Disguising Potential

By
More by this author
There's your first word, there's your first job, there's marriage, there's retirement, and then there's high school. High school is a strong defining point in a person's life, and is the time where one develops himself and discovers his inner talents that are what make him an individual. As the future doctor enjoys himself mixing chemicals in Biology class, the aspiring lawyer turns in her first persuasive argument to her English teacher, and the hopeful physicist passes his Calculus test with flying colors. This huge spectrum of personal talents, endless opportunity, and self-development are the strong morals and ideologies that define high school, and make it such an important phase in one's life. However, along with these benefits come a plethora of difficulties. The level of social acceptance in High School is significantly low, and many students associate themselves with a rigorous hierarchical social structure based on perfection, outward appearance, popularity, and in some cases drugs and alcohol. One solution that addresses these problems is school uniforms. However, in attempt to solve the permanent social problems of high school, uniforms aim to destroy the strong, definable forces of individualism and natural inequality that make the educational environment what it is supposed to be. To preserve these essential aspects of education and adolescence, school uniforms should not be implemented at school. Instead, our attention should be focused more on the individual wellbeing and success of each and every student and less on everlasting social issues.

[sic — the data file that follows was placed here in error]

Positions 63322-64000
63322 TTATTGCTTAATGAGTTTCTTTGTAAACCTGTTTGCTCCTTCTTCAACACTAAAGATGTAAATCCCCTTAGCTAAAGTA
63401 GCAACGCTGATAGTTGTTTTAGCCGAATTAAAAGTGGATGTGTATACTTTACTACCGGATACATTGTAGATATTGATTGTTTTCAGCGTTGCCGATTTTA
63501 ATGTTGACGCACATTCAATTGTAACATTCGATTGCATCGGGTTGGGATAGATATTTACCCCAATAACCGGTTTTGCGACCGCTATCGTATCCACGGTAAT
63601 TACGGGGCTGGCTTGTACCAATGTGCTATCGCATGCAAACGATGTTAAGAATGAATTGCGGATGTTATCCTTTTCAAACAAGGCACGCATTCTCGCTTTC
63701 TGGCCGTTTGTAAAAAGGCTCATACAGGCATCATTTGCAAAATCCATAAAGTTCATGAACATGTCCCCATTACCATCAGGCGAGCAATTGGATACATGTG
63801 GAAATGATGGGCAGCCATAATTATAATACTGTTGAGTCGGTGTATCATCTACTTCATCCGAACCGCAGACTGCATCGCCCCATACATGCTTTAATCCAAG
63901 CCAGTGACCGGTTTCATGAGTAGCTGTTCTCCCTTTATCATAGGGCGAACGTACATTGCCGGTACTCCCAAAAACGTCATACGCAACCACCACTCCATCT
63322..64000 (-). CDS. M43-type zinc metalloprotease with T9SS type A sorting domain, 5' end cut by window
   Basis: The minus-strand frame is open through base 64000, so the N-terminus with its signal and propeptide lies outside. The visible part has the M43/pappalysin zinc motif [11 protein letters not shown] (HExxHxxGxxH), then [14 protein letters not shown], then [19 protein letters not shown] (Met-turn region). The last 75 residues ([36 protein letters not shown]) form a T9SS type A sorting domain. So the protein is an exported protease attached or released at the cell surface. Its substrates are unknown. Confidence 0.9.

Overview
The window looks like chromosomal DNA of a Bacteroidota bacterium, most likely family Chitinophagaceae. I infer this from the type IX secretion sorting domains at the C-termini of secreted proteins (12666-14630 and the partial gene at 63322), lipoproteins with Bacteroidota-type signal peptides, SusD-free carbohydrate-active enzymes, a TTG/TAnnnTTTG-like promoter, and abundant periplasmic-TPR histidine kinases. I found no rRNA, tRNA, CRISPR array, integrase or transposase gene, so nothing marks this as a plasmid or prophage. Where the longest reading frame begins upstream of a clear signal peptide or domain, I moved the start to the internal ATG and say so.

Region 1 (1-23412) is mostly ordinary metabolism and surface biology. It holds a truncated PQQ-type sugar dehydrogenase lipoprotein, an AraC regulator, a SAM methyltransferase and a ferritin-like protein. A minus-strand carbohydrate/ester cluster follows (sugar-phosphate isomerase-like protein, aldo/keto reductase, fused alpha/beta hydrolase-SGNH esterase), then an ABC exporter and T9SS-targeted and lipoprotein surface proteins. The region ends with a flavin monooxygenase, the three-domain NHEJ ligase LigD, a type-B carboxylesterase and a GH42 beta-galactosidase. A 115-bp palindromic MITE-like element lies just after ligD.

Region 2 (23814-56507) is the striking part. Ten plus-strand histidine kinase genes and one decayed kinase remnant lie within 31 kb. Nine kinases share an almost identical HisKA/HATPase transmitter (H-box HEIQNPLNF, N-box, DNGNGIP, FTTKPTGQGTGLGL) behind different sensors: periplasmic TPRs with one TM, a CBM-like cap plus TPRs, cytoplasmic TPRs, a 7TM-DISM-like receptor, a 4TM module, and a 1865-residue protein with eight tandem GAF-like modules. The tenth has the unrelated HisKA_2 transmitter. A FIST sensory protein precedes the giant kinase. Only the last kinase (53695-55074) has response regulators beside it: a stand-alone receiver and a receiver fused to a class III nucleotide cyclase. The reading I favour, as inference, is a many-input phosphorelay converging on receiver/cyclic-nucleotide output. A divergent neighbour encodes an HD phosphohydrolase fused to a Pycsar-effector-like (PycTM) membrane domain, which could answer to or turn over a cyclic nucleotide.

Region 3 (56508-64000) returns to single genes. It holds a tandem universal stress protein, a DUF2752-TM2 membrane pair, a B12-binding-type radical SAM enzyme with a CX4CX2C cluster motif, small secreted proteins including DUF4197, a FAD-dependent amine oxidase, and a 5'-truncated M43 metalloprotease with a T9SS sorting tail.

Individualism, a strong defining factor in a student's developmental growth and success, would be significantly hindered by the implementation of school uniforms and should be preserved at all costs. Although proponents of uniforms argue that individualism is detrimental to the school environment, it is actually one of the greatest benefits a school can have. The Union Mission Statement clearly states “We educate every student to excel and contribute in a global society”. However, the world is not filled with uniformed people that all do everything synonymously and without question. Global society is run on innovation, and innovation thrives on unorthodoxy. Individuals like Galileo and George Washington have repeatedly proven this, by making priceless contributions to the world that were considered crazy at the time, such as the telescope and the creation of the United States. Uniforms instill a sense of uncomfortable conformity that robs students of this kind of creativity and individuality, thus suppressing new ideas and discouraging originality. This is very antagonistic to today's opportunistic world, as it restricts teenagers from developing critical skills such as problem-solving, critical thinking, and comprehensive understanding. These abilities are crucial to the success of one's adulthood, and should be developed as much as possible in order to succeed. To strip away such strong parts of self-development as creativity and imagination would harm students' abilities to reach their full potential and make effective contributions to the world, thus going against the Mission Statement that the school district is based upon.